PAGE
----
This is Dad, back for an update. So, our journey through the world of cancer treatment continued this week with our first lumbar puncture (LP) at Dartmouth-Hitchcock Medical Center (DHMC) in Lebanon, NH, which Maddie affectionately calls “my new hospital.” This was the first prodedure with anesthesia since we had to say goodbye to the fine folks at the day surgery unit at Maine Medical Center (where we used to get her LP’s). As a result, we all began the morning with some degree of trepidation. I had a solid knot in my stomach, filling the void where breakfast would normally have been. For these procedures Maddie cannot eat after midnight the day previous, so Emily and I try to wait and eat with her after leaving the hospital. For me, the lack of food was not the issue, rather it was the 1 in 125,000 chance that death (or the like) would occur with the anesthesia. I am a hopeless worrier and despite the fact that the numbers are on our side and we have been through many of these before with no trouble at all, I always manage to experience a palpable sense of dread. Maddie, on the other hand, seems to take it all in stride, concerned only with the pictures of the fish on the procedure room walls and whether or not the playroom floor cleaning would be finished in time for her to head in there. And then there is always the planning for what she will eat when she can.
Emily, her mother, Maddie and myself received kind and professional treatment from the folks at DHMC. In addition, they were very efficient, which is a good thing when you have a child and parents ready to attack the very first food product they encounter! The procedure went without a hitch and she awoke from the propofol-induced sleep a bit unsteady but ready for the rest of her day. Teddy, who you may remember was accessed several weeks back and has remained so all this time, was forced to keep his port accessed, following strick instructions from Maddie. Maddie was pleased to wake and find her “Tubey” out. Emily had drawn her blood the day before at home and we all decided together to leave her port accessed so that we would not have to re-access the site for her LP. That meant going to school with the “Tubey” visible to other kids in her class. Nana (her grandmother) asked if any other kids came to school with a “Tubey” and Maddie replied that no others in her class had cancer. “It was no big deal,” she said.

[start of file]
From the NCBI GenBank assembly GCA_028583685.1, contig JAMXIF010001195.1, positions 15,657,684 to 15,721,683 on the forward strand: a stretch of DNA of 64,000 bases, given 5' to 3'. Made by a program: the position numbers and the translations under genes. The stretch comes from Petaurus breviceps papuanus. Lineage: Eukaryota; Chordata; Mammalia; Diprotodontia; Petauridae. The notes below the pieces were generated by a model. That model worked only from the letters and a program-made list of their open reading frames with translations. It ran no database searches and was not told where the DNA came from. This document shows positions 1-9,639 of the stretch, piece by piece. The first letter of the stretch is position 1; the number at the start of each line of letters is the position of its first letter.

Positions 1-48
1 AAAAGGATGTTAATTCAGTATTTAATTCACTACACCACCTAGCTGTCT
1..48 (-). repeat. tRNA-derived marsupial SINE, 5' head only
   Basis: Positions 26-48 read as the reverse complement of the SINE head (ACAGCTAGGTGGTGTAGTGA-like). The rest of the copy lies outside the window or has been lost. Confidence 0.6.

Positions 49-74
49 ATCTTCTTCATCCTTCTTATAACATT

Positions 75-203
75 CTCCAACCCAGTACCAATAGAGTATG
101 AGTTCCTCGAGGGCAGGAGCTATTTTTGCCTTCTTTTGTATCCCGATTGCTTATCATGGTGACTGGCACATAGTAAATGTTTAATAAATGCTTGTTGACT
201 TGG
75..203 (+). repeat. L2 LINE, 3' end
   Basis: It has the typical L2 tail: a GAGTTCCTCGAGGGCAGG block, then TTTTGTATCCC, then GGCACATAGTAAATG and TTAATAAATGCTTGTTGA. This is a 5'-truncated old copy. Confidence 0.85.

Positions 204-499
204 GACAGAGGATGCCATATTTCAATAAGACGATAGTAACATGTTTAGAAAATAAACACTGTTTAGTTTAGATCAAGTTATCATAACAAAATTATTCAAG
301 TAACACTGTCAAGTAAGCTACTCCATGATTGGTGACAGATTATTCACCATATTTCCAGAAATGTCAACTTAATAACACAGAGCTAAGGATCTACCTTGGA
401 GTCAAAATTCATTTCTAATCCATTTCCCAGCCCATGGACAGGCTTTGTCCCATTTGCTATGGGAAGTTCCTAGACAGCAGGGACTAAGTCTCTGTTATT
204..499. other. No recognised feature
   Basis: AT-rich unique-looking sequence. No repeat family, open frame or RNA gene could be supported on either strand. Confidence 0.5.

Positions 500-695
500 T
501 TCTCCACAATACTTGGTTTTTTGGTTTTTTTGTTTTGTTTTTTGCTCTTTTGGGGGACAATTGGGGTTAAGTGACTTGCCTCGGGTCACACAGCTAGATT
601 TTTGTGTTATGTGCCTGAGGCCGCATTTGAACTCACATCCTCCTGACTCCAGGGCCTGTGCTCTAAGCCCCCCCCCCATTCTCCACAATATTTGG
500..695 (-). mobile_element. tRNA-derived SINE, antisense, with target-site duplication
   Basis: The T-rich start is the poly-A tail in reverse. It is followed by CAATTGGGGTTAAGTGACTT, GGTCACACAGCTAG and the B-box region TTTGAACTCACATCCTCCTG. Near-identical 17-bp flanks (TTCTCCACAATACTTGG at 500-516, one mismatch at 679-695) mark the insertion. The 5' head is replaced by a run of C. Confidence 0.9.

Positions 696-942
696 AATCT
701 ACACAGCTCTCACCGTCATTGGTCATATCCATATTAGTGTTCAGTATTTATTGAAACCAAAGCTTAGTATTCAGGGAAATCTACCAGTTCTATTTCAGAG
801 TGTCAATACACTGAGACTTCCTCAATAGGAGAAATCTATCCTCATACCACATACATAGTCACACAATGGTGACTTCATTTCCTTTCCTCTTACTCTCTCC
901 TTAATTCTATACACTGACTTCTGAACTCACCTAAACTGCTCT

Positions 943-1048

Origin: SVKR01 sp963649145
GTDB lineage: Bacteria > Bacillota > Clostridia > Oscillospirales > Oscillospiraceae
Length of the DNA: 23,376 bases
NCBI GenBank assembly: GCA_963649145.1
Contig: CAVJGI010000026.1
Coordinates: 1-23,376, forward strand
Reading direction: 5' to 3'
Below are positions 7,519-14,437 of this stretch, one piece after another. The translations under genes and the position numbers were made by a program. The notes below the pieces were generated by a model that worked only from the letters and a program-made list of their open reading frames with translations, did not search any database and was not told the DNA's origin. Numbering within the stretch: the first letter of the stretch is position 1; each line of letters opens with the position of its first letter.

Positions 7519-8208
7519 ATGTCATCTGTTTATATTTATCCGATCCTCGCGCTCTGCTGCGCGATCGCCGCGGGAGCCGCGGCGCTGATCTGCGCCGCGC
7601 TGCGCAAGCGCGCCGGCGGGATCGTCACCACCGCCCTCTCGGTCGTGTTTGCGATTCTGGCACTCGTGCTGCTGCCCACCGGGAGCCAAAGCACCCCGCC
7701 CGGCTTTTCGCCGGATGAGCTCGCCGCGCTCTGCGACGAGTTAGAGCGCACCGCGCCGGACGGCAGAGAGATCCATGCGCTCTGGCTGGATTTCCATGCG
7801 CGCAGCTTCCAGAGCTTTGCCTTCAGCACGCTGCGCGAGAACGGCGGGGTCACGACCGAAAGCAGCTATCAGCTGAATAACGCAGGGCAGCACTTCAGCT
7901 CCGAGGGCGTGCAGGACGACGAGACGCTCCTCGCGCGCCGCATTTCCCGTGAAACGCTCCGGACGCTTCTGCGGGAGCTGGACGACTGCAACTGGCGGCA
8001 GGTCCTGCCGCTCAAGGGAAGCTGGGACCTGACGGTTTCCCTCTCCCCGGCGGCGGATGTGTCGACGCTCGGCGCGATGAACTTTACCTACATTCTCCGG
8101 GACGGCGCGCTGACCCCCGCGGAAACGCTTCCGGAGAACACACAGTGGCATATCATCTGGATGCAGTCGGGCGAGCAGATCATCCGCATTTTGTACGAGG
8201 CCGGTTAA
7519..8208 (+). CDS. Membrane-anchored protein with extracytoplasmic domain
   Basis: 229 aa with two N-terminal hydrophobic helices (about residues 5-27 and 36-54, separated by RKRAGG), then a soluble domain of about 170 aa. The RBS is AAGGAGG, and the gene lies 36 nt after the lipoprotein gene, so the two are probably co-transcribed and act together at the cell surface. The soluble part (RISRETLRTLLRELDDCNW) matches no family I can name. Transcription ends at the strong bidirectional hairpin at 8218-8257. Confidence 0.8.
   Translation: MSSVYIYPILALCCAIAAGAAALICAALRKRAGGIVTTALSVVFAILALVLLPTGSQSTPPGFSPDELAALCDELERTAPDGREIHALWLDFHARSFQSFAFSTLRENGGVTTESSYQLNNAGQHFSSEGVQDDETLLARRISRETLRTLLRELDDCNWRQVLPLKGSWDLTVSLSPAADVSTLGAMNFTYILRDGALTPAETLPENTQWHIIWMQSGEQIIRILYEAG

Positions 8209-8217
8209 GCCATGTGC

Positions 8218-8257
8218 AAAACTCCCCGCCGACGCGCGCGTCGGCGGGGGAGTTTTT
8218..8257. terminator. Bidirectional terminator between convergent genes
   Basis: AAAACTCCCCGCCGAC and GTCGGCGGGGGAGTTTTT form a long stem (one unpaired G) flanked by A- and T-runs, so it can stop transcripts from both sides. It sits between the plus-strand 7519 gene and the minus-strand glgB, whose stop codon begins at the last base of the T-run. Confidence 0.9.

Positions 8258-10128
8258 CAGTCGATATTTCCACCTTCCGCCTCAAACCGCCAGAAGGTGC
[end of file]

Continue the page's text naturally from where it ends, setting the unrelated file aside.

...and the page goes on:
School today did not go as well, and Maddie came home at noon feeling a bit sick to her stomach and tired as well. I am reminded at moments such as this that although she is lively and vivacious much of the time, Maddie is still in the midst of a rigorous challenge, physically and mentally. Overall she is fairing quite well with this Maintenance phase of the treament. She has a lot of gumption, as she deals with questions from classmates, comments about her short hair, constant medications, bouts of sickness and lack of energy, a father who worries much too much, and more. Despite these challenges, she remains full of beans and quite the little miss full-in-charge. Her blood numbers look good, and we are all beginning to look forward to January of 2010 when we hope to put this behind us.
Life in Vermont has been very good for us all thus far. Emily remains very busy with work at the emergency rooms of two local hospitals and Maddie and I spend time at home trying to do a thousand projects to get the our little farm up and running. Tune in next time for a treatment update and the annual chicken slaughter!